1024px-EAS_Hall_SIT-300x200Starting this month, I have been teaching an innovative new class about computer crime and high-tech government surveillance at the Stevens Institute of Technology in Hoboken. The course covers legal developments over the last two decades that have shaped how the government investigates computer crimes, such as computer hacking and the distribution of child pornography, as well as conventional crimes like drug trafficking and fraud that have become more efficient by using new information technologies. The course syllabus can be found here.

The topics we will cover come directly from our hands-on work for clients at the Law Office of Zachary Margulis-Ohnuma over the past couple of years. They include:

  • border agents’ authority to search computer devices at the United States border without a search warrant or suspicion,

Last week, President Trump signed legislation that expands criminal liability for people who own or operate online platforms that “promote or facilitate” not only sex trafficking, but virtually any consensual sex work. The new law, which amends Section 230 of the Communications Decency Act (“CDA”), is commonly referred to as the “Allow States and Victims to Fight Online Sex Trafficking Act (“FOSTA”), or by its Senate name, the “Stop Enabling Sex Traffickers Act (SESTA).”

The FOSTA-SESTA amendment to the CDA is fairly short, but raises questions about how it will be enforced by prosecutors and plaintiffs’ attorneys granted a private right of action under the law. Under the new law:

  1. Anyone who “owns, manages, or operates” an online platform or “conspires or attempts to do

Two huge illicit markets operating on the Dark Web, AlphaBay and Hansa, were shut down today after being infiltrated by the government for the past several weeks. The sites had claimed up to 200,000 users, 40,000 vendors and 350,000 listings for illegal drugs, stolen credit card information, hacked computer code, counterfeit goods and other illegal items. A Canadian citizen based in Thailand was arrested last month in connection with AlphaBay.

The Dark Web consists of websites accessible only though the Tor network, an easy-to-use, technically sophisticated way to communicate anonymously over the internet. The technology, much to the dismay of governments around the world, has become popular with political dissidents as well as criminals hiding their activities from law enforcement. The Dark Web is home to numerous high-traffic online marketplaces with few limits on what can be bought or sold. These businesses conduct transactions in BitCoin, Ethereum and other cryptocurrencies.

According to the Department of Justice press releasee, AlphaBay users bought and sold “deadly illegal drugs, stolen and fraudulent identification documents and access devices, counterfeit goods, malware and other computer hacking tools, firearms, and toxic chemicals throughout the world.”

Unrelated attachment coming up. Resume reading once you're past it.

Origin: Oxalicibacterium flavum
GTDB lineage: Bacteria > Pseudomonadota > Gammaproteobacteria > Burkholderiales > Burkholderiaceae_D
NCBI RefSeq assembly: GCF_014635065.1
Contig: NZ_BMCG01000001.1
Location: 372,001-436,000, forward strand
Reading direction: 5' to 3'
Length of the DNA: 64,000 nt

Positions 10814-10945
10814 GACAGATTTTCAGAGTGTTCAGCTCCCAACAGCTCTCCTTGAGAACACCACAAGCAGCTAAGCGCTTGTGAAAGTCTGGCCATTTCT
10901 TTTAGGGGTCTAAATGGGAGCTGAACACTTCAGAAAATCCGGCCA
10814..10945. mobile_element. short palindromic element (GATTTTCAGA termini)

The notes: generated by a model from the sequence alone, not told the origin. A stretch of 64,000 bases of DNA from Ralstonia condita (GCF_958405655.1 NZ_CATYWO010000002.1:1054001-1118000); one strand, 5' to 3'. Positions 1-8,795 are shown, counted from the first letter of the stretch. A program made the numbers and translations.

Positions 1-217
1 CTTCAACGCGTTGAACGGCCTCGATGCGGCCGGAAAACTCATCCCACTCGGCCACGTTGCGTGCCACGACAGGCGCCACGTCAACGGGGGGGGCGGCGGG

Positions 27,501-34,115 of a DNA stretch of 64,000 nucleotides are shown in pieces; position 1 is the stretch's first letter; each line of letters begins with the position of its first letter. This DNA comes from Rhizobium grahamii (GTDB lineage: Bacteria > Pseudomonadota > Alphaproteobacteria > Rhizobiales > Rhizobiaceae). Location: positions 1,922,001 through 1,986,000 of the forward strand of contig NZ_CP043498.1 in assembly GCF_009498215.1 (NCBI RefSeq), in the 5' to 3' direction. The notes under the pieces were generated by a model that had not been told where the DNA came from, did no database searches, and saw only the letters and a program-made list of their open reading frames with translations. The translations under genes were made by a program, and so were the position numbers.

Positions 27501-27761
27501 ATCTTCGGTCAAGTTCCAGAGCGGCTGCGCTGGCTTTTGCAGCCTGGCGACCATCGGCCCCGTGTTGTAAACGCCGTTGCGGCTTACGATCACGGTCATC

The conviction of Ross Ulbricht, the mastermind behind the Silk Road marketplace on the Dark Web, has given the Second Circuit a chance to explore how to apply the Fourth Amendment to the search and seizure of stored digital information.

The government seized and searched Mr. Ulbricht’s laptop. Ulbricht, backed by the National Association of Criminal Defense Lawyers, argued on appeal that the search violated what is known as the “particularity” requirement of the Fourth Amendment. Under the Fourth Amendment, all warrants must be supported by probable cause and “particularly describ[e] the place to be searched, and the persons or things to be seized.” The Framers adopted the requirement that a warrant describe in a particular manner both the place to be searched and what the government intends to seize as evidence of a crime to prevent “general warrants.” A general warrant is a warrant that grants government agents discretion to search any and all property owned by a criminal suspect in an unrestrained and exploratory manner. By contrast, the Fourth Amendment demands that agents tell the court, before searching a suspect’s property, where they plan to search, what they plan to seize, and how the place to be searched and the things to be seized relate to the charged conduct.

Systems with digital information present special challenges for agents attempting to describe the target of their search and for courts attempting to fashion warrants that don’t authorize agents to rummage through wholly irrelevant digital files. The appeals court in U.S. v. Ulbricht recognized that hard drives typically contain a wide range of highly sensitive information, such as “tax records, diaries, personal photographs, electronic books, electronic media, and medical data, records of internet searches, [and] banking and shopping information.” Second, as a practical matter, it is difficult—if not impossible in most cases—for the government to separate sensitive, private, or irrelevant information from information that is targeted before they conduct an examination of a digital device. Often, agents must seize a suspect’s entire computer system, or gain access to a suspect’s entire email account, before they can determine if it contains evidence relevant to their investigation.

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